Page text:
An upbeat start to the Charlie Strong era at Texas took an ominous U-turn Monday with the announcement that quarterback David Ash has suffered his third concussion in the past three football games he has played.
Strong, Texas’ first-year coach, said Ash will miss Saturday’s game in Austin against Brigham Young (6:30 p.m., FS1) after reporting concussion-related symptoms to trainers following the team’s 38-7 victory over North Texas. If Ash was my son, I’d urge him to call it a career. Three games, three concussions and you’re out.
During fall drills, Ash made it clear that he wanted to return and lead the Longhorns (1-0) this season. He lobbied for the opportunity and did the rehabilitation work. But late Saturday night, Ash called Texas trainers after leaving the stadium to report headaches and dizziness.
Ash did not complain of those symptoms during the game, Texas officials said. But they’re all too familiar in relation to Ash, who suffered his first concussion in last year’s loss to BYU, then suffered a season-ending concussion two weeks later in a 31-21 victory over Kansas State.
The UNT game marked Ash’s first football-related contact since the K-State game on Sept. 21, 2013. For the sake of Ash’s long-term health, it needs to be his last. The final decision belongs to Ash and his family but the track record is pretty clear at this point.
During Monday’s news conference in Austin, Strong set no timetable for Ash’s return and turned the focus toward preparing sophomore quarterback Tyrone Swoopes, a 38.3 percent passer last season (5-of-13, 26 yards), to face BYU.
Strong also made it clear where he stands on the bottom-line issue that should be first and foremost in the minds of all who are close to Ash.
“We would never jeopardize a young man’s health for the good of the football team,” Strong said.
Asked about moving forward with two inexperienced quarterbacks atop the Texas depth chart, Strong said: “We can function. It’s not the end of the world. Someone else has to step up. That’s the situation we’re in right now.”
Without Ash, a junior who has a 15-7 career mark as Texas’ starting quarterback, the Longhorns drop from a borderline Top 25 team to one that might struggle to become bowl-eligible. Games against BYU (1-0), No. 7 UCLA (1-0), No. 10 Baylor (1-0) and No. 4 Oklahoma (1-0) are on the docket between now and Oct. 11.
During the second half of the season, the schedule is friendlier for a young QB learning on the fly, whether it is Swoopes or Jerrod Heard, a freshman from Denton Guyer. Texas players vowed Monday to rally around whoever plays quarterback.
But it’s hard to envision Ash returning to that equation after Monday’s news. Three concussions in three games should mean he’s out.
In other notable happenings from college football’s extended opening weekend, here are some knee-jerk conclusions worth embracing:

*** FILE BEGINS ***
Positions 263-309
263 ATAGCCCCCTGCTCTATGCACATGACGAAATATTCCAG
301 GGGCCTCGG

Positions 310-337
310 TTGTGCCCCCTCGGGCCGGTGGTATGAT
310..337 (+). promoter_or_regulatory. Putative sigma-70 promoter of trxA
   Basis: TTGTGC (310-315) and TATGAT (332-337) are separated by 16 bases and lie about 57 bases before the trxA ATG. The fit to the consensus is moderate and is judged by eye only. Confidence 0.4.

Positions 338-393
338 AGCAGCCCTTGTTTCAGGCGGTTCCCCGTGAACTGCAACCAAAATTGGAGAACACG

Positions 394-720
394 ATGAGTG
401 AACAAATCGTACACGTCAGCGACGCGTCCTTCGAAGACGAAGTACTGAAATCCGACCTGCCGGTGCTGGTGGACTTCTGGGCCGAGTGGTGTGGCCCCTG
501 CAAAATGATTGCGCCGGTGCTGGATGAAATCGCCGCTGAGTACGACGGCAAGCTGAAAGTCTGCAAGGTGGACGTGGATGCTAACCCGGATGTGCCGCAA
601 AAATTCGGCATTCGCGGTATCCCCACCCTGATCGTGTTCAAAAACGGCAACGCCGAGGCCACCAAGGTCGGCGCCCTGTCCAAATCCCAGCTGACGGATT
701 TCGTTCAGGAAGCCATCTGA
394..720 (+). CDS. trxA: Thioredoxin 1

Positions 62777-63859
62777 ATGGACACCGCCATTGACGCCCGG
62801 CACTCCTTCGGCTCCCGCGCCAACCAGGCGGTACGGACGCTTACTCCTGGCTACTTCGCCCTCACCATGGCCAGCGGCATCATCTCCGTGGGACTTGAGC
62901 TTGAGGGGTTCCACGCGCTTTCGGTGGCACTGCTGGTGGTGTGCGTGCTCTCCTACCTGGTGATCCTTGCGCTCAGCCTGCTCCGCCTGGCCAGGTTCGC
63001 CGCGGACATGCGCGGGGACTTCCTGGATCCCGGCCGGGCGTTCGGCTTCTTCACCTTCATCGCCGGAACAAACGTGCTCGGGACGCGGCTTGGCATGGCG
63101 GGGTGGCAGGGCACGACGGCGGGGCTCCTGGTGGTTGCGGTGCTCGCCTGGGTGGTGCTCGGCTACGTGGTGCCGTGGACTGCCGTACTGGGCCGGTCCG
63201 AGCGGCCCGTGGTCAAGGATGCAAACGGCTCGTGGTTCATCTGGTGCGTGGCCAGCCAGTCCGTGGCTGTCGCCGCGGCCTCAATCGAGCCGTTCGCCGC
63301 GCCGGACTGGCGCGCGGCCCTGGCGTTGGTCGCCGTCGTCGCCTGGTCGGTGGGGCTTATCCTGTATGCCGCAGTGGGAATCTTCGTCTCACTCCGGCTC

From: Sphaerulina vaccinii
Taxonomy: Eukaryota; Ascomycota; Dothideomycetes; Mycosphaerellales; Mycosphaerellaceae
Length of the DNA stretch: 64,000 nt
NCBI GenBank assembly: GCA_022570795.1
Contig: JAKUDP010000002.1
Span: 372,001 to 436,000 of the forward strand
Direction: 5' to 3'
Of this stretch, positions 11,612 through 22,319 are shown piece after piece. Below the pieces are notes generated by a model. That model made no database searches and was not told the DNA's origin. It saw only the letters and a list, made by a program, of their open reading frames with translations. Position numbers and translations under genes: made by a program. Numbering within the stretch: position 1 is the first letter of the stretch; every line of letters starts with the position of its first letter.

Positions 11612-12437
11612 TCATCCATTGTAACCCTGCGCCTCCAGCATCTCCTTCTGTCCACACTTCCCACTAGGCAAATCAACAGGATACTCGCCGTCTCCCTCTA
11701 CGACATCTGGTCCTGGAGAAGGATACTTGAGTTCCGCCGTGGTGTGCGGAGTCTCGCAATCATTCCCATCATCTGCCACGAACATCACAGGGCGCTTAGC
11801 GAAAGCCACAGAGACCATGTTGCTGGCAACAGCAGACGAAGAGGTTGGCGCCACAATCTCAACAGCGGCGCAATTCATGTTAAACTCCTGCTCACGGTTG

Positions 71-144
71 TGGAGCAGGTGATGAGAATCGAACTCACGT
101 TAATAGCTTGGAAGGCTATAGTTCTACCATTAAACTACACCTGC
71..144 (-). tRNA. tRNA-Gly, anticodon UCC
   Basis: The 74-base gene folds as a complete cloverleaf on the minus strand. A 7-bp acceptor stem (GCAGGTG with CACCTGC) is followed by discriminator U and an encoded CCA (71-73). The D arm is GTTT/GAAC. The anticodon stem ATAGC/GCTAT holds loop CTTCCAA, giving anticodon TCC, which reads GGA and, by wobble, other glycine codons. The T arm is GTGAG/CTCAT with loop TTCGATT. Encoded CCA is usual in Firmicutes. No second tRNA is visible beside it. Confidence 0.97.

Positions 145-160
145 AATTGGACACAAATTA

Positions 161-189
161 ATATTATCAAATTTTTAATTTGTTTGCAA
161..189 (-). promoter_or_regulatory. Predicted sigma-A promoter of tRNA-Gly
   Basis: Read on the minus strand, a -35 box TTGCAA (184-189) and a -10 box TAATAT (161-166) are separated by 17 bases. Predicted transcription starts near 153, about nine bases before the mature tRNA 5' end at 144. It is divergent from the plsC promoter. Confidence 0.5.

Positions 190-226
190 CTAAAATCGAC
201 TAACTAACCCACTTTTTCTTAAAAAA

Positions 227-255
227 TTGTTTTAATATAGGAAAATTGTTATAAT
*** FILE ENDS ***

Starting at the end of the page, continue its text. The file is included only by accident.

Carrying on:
• No. 21 Texas A&M’s young terrors from Tarrant County high schools, quarterback Kenny Hill (Southlake Carroll) and defensive end Myles Garrett (Arlington Martin), should only improve as the Aggies’ season unfolds. Hill, a sophomore, threw for a school-record 511 yards in his first college start, a 52-28 pounding of No. 9 South Carolina. Garrett, a freshman, recorded one of the team’s three sacks in his college debut.
• Top-ranked Florida State, the defending national champion and FBS school with the nation’s longest active winning streak (17 games), is closer to the pack than analysts believed last week, based on a 37-31 escape from unranked Oklahoma State in Arlington.
• Embrace No. 12 Georgia, a 45-21 winner over No. 16 Clemson, as a team worth tracking as we move toward finalizing the first four-team bracket of the College Football Playoff era.
• Place No. 7 UCLA and No. 5 Ohio State on the list of top 10 teams that backtracked in the minds of poll voters and selection committee members based on lackluster wins in their season openers.
• Expect elite teams from the SEC, Big 12 and Pac-12 to cannibalize one another in the playoff push, based on matchups and venues. It’s hard to imagine any undefeated teams emerging from those Power Five leagues. The same cannot be said about the softer ACC or Big Ten.
• Louisiana Tech defensive coordinator Manny Diaz should be happy to see No. 4 Oklahoma in the rearview mirror after a 48-16 loss in the opener. Diaz, formerly the defensive coordinator at Texas, has allowed 166 points to the Sooners (55.3 per game) in his past three matchups as the opposing defensive play-caller (2011, 2012, 2014).
• No. 10 Baylor’s improved pass rush (eight sacks in Sunday’s 45-0 rout of SMU) should stand the test of time, rather than disappear, when the Bears hit the brunt of their Big 12 schedule.
• The biggest nonconference game of the regular season happens Saturday (5:30 p.m., KDFW/Ch. 4) when No. 8 Michigan State (1-0) plays at No. 3 Oregon (1-0). Both are playoff contenders willing to risk a September loss in quest of a spot in the four-team bracket.